FAQs

FAQ

This is our frequently asked questions page, we have included the answers to the questions as well as some tips and recommendations. If there is a question or concern you have regarding your vehicle feel free to utilize our Contact Us page to get in touch with us.

Vehicle Maintenance

·What are the consequences of postponing maintenance?

Because a lot of parts in your vehicle rely on other parts and work in conjunction with other parts, when you postpone maintenance you do damage to more than just one part. Some small issues often turn into larger and more serious ones when they go unfixed. Save yourself time and money by getting repairs made as soon as possible.

·If I don’t take my car to my car dealer for maintenance or repair will I void my warranty?

You are never required to take your car to the car dealer for maintenance or repairs. You do not have to use the replacement parts the dealer offers either when you are in need of a part replacement. You simply need to have maintenance and repairs done at a certified repair shop to keep your warranty valid.

·My check engine or service engine soon light comes on. What should I do?

The check engine light and the service engine soon light can be triggered by a number of things. It’s best to have your vehicle checked out when you notice the light so you don’t spend money and time on repairing more than the initial issue.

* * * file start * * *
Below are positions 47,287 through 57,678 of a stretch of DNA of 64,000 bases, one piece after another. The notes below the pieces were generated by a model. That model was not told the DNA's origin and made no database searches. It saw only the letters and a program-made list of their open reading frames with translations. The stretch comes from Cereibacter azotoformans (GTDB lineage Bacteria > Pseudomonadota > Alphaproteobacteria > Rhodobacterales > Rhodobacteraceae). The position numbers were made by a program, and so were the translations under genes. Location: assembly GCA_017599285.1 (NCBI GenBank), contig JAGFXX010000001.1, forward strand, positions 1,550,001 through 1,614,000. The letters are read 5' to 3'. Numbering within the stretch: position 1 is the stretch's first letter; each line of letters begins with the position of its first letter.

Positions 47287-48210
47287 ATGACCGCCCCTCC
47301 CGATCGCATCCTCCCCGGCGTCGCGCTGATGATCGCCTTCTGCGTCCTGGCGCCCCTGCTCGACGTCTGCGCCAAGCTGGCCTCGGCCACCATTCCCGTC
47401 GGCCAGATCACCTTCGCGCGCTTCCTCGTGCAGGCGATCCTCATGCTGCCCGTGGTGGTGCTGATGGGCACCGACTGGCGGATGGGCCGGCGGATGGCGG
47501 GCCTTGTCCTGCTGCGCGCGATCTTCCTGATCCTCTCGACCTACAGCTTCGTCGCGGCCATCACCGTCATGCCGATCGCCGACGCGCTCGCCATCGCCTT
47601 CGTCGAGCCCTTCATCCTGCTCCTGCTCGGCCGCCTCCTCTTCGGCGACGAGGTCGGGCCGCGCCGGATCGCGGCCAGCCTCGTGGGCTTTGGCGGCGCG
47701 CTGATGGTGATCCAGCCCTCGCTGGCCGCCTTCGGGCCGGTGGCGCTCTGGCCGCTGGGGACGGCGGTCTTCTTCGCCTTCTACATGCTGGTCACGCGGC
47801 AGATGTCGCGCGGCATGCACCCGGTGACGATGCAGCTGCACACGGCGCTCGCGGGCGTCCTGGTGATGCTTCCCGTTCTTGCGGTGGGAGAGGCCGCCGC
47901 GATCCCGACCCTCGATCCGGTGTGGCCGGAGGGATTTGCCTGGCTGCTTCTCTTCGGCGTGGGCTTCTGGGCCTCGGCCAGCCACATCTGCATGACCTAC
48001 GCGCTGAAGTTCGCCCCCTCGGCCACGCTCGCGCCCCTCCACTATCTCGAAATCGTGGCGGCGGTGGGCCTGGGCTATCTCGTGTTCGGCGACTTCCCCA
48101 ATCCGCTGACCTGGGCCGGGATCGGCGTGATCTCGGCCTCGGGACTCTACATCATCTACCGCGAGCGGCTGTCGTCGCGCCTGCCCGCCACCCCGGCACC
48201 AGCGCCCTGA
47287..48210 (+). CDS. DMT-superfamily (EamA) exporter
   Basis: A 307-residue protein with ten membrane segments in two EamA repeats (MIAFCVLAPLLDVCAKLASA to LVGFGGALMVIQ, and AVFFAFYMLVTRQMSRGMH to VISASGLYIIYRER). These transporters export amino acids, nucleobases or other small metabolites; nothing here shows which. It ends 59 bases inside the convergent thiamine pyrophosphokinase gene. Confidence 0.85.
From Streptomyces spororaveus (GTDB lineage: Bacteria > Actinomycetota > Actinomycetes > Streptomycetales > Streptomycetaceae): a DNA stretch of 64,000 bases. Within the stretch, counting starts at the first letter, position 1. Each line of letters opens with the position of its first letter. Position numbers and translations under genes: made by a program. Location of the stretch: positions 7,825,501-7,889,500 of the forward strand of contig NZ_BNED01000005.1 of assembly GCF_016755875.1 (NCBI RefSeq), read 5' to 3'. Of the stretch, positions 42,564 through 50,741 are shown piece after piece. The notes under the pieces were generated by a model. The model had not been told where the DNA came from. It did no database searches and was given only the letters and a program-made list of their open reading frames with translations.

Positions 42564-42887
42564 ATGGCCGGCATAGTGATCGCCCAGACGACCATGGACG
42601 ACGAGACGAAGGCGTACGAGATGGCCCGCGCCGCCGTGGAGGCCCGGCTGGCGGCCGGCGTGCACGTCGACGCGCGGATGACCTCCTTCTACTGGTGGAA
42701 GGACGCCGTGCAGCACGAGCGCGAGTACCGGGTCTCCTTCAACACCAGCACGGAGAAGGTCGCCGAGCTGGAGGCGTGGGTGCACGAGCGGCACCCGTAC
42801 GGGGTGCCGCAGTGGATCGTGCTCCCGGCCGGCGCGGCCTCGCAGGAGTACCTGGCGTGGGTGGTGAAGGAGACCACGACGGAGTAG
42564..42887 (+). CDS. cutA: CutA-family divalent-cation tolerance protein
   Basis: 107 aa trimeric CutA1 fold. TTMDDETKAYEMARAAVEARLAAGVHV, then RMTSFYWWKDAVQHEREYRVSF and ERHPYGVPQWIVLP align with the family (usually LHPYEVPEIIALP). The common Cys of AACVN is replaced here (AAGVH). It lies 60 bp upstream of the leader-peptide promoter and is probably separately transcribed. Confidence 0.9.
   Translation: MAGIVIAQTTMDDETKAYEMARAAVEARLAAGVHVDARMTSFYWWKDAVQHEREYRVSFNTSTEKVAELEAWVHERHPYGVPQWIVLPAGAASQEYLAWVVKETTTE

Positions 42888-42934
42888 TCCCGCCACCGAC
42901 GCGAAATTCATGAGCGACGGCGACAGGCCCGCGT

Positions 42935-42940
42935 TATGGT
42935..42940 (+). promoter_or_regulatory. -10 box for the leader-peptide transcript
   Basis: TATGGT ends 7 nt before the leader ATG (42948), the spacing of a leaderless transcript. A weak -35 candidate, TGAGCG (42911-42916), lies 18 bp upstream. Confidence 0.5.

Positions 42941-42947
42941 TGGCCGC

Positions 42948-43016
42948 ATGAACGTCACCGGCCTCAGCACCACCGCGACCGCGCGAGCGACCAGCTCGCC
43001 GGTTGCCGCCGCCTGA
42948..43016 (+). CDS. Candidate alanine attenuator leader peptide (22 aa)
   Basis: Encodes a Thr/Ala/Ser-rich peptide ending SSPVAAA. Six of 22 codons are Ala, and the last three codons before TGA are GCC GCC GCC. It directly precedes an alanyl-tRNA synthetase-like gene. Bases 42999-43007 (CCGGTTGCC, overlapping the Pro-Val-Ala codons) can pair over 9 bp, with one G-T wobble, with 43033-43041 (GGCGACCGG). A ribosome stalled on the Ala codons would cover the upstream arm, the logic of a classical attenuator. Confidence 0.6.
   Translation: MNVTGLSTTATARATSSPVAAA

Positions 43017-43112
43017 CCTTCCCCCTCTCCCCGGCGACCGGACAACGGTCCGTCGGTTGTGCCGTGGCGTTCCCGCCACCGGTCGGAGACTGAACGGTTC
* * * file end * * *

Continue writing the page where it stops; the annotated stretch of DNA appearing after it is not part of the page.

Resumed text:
·Why does my vehicle’s maintenance schedule recommend so many fuel system services?

Because cars today have direct electronic injections they must be properly maintained. To get the best fuel economy, efficiency, and have a car that is reliable, maintenance of the fuel system is imperative. Carbon builds up in the injector and the fuel spray distorts along with the engine malfunctioning, and idles roughly. It’s important to remove the carbon build-up from injectors, valves, and emission sensors.

 

·I have 100,000-mile spark plugs in my car. When will I need a tune-up?

Tune-ups in today’s cars aren’t what they used to be now that cars have electronic ignition systems. Though manufacturers boast of 100,000-mile spark plugs, it is highly recommended that you change them at the halfway point of 50,000 miles. Changing your spark plugs will make a great difference in your fuel efficiency.